Well here we were again, Mrs H-C and I, in the pleasingly local Ruskin Mill near Horsley, the venue of two school-night outings for us in a few short weeks, this time to see Andy Cutting. Last time around John McCusker encouraged us all to come and hear this ‘musician’s musician’ and to provoke him to play some McCusker material – I suspect a running joke between them.
But first an unexpected support slot from a trio called Boldwood made up of Becky Price onpiano accordion, Miranda Rutter on fiddle and viola and Matthew Coatsworth also on fiddle. The three were clearly already known to some of the cognoscenti present but were new to me. They played a short but sweet set of 18th century tunes, as is their mission. Much rescued from the obscurity of dusty and forgotten tomes, here is music, as Price says, that represents a period when what we now call folk and classical morphed the one onto the other. This isn’t the twee and fey jiggerty-jig sort of folk music but, as the entire evening showed, music of substance and enduring qualities. Anyone at all interested in the is sort of music should be encouraged to catch them if they can. (apologies for the under-the-armpit quality of the pic – its a very ‘intimate’ venue)
The downstairs space at Ruskin Mill is not conducive to a grand entrance and so after listening to Boldwood from around the corner, Andy Cutting picked his way between the chairs to take his lonely spot. My ignorance is substantial and I hadn’t really appreciated Cutting’s pedigree – of course connection with John McCusker was known but not so his contribution to Blowzabella and his long recording and performing partnership with Chris Wood, his sundry other works with the likes of Nigel Eaton, Kate Rusby et al. Nor too did I realise that Cutting has twice been BBC Radio 2 Folk Musician of the Year in 2008 and 2011 -well now I know.
Apparently this was only his ninth or tenth solo show and provided the Richard Valentine memorial concert in the Nailsworth Festival 2011. Not surprisingly the set was drawn largely from his eponymous 2010 CD released through, what I assume is his own label, Lane Records.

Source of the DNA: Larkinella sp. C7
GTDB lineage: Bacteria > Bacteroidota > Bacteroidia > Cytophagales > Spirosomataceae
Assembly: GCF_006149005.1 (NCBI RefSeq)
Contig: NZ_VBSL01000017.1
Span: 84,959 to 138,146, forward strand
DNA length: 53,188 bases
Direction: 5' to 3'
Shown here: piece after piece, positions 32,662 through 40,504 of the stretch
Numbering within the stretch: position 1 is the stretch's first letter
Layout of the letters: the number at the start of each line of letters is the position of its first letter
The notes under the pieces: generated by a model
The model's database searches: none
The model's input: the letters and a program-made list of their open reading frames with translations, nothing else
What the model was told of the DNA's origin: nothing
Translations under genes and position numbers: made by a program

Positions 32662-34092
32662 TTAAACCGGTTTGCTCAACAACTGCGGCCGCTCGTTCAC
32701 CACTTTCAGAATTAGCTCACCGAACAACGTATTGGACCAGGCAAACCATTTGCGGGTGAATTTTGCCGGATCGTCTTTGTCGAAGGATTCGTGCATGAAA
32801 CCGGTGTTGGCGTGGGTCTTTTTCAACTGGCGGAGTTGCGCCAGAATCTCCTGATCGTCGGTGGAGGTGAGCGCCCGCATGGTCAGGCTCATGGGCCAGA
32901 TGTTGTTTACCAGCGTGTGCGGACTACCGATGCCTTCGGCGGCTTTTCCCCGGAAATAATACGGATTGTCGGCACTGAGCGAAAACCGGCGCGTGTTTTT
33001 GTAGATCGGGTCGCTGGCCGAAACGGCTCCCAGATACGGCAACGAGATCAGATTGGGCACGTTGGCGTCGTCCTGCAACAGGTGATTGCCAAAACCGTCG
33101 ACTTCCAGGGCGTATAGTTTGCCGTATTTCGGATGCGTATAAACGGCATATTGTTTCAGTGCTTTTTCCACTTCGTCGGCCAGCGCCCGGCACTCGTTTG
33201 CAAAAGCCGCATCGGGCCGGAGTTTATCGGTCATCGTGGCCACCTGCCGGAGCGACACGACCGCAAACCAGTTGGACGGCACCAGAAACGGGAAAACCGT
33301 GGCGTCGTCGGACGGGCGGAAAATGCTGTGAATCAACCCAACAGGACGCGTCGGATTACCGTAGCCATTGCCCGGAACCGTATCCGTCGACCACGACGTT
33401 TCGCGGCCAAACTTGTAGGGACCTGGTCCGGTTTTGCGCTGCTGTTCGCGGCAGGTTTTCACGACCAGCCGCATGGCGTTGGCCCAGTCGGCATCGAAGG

He makes much of the fact that he doesn’t write or compose music but just ‘makes it up’ but this rather plays down the extraordinary skill required to just ‘make it up’, and remember it, and play it with the level of virtuosity that he employs. In my rather romanticised view of folk music, Cutting seems to embody my personal caricature of the typical folk troubadour but with a proficiency that must have been rare even in my confection of the past.
Invidious to highlight specific tunes but I was struck by the remarkable quality of both the French Bourées (one of which Chasse Pin is in the vid below and a couple more vids from the evening are on my YouTube space) and the old Morris tunes -how sad that so often this sort of music is not recognised for the beauty and complexity of its tunes. This is not to say that his own are not fine as well, and the well judged banter and conversation between songs both added welcome background and also forged a link between artist and audience – pretty essential when the furthest corner of the room can be no more than 20 feet or so away.
I have to admit to wondering how an evening of solo accordion music would be, but the richness and variety of the sounds from his two beautiful Castagnari accordions, combined with Cuttings personal charm and his abundant skills, make it a hugely enjoyable and rewarding experience.
Andy Cutting – Chasse Pin